If you file in a particular state, say Alabama: 

The Attorney General’s Office of Consumer Protection serves as a mediator of consumers’ complaints that relate to a retail transaction. The Attorney General cannot serve as an individual’s private attorney or provide consumers with legal advice. However, in many instances, we are successful in mediating complaints to the mutual satisfaction and benefit of the consumer and the business.

IMPACT No. 3: Consumers will not have adequate access to annuity salespeople and annuity advice

Today it is well known that more than 60 percent of consumers don’t have access to employer-sponsored retirement plans and of those, only about 1 percent offer annuities in the plan. The new PTE 84-24 allows carriers to pay and advisors to earn commissions on fixed annuity sales and with different and equally prescriptive requirements on variable annuities. But unlike the current PTE 84-24 the new version does not remove the fiduciary obligation from the insurance advisor selling the annuity.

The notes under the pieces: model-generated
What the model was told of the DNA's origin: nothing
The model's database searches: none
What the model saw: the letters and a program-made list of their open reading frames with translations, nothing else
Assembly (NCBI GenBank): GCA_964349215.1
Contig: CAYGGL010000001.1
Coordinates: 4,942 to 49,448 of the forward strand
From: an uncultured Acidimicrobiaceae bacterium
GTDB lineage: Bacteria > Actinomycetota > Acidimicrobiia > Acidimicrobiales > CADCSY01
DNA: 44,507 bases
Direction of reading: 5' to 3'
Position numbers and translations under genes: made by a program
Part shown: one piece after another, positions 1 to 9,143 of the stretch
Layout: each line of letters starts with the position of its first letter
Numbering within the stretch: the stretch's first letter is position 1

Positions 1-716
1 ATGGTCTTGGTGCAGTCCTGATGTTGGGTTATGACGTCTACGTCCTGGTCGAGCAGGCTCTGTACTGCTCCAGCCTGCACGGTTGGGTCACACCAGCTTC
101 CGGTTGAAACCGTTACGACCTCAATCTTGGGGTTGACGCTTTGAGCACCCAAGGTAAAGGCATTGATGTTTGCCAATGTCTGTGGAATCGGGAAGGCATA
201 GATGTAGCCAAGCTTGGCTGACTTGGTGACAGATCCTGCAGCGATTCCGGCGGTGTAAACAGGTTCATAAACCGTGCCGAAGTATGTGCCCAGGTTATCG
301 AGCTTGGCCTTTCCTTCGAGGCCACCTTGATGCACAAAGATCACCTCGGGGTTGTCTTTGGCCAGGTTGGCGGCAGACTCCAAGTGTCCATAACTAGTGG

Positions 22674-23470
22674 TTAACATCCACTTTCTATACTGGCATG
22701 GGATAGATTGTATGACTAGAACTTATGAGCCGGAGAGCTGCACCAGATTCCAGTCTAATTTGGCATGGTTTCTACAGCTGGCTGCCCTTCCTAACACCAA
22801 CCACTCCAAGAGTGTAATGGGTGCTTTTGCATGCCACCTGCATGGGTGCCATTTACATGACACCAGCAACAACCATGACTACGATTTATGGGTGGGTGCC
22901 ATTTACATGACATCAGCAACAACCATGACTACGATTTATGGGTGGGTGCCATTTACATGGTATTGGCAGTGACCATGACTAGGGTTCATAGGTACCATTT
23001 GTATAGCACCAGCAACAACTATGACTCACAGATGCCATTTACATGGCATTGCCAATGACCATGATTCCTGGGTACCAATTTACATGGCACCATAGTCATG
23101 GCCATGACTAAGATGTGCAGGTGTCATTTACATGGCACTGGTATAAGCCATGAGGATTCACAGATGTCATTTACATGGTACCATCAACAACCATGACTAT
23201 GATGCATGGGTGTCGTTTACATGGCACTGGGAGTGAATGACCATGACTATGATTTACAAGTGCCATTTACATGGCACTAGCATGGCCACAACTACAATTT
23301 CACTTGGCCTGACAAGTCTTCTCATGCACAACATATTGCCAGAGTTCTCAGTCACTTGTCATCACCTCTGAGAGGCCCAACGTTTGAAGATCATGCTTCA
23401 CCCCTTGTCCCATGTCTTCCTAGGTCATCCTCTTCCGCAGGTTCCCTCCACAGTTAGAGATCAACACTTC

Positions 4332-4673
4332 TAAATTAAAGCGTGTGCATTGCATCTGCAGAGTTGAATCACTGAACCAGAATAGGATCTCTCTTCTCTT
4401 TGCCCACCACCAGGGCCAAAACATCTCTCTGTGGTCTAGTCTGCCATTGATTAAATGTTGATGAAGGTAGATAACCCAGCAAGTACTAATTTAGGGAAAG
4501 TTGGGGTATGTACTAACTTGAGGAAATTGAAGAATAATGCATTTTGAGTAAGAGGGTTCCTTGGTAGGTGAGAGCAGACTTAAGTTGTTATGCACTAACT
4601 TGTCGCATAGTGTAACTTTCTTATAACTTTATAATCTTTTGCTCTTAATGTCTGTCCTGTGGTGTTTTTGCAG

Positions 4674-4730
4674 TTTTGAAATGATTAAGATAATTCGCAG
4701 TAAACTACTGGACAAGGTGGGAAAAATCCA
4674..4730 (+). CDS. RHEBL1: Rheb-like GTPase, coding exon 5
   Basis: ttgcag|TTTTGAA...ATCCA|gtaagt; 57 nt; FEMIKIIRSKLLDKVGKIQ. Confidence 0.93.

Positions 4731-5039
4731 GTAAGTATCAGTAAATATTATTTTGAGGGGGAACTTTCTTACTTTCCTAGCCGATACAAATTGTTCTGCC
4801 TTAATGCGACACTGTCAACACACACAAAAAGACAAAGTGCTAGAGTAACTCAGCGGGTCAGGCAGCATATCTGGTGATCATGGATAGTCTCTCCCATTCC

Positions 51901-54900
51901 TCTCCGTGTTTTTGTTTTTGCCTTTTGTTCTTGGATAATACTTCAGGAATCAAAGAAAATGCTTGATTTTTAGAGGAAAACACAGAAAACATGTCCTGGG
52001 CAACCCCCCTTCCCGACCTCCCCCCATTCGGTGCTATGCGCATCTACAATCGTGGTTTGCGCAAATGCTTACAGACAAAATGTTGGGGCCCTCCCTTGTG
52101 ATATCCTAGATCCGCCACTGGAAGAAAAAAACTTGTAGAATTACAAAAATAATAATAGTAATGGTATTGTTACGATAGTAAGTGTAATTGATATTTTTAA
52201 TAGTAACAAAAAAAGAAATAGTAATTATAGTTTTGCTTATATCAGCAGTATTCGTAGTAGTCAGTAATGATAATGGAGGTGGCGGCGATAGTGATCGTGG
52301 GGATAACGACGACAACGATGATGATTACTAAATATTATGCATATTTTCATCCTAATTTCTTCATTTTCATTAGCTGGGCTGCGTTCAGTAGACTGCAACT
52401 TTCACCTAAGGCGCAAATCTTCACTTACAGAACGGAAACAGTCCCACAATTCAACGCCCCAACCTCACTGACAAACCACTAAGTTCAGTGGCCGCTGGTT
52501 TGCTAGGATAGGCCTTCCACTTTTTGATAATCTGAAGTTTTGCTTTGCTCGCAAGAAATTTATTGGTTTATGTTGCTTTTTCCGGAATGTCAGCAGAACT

The definition of compensation includes renewal fees and trailers. However, the PTE excludes revenue sharing payments, administrative fees, marketing payments, or payments from parties other than the insurance company or its affiliates from prohibited transaction relief. This means, many forms of compensation in practice today to cover the expense of running a business and hiring employees will not be available and small businesses that sell annuities will likely stop offering annuities due to the increased business costs and liability exposure.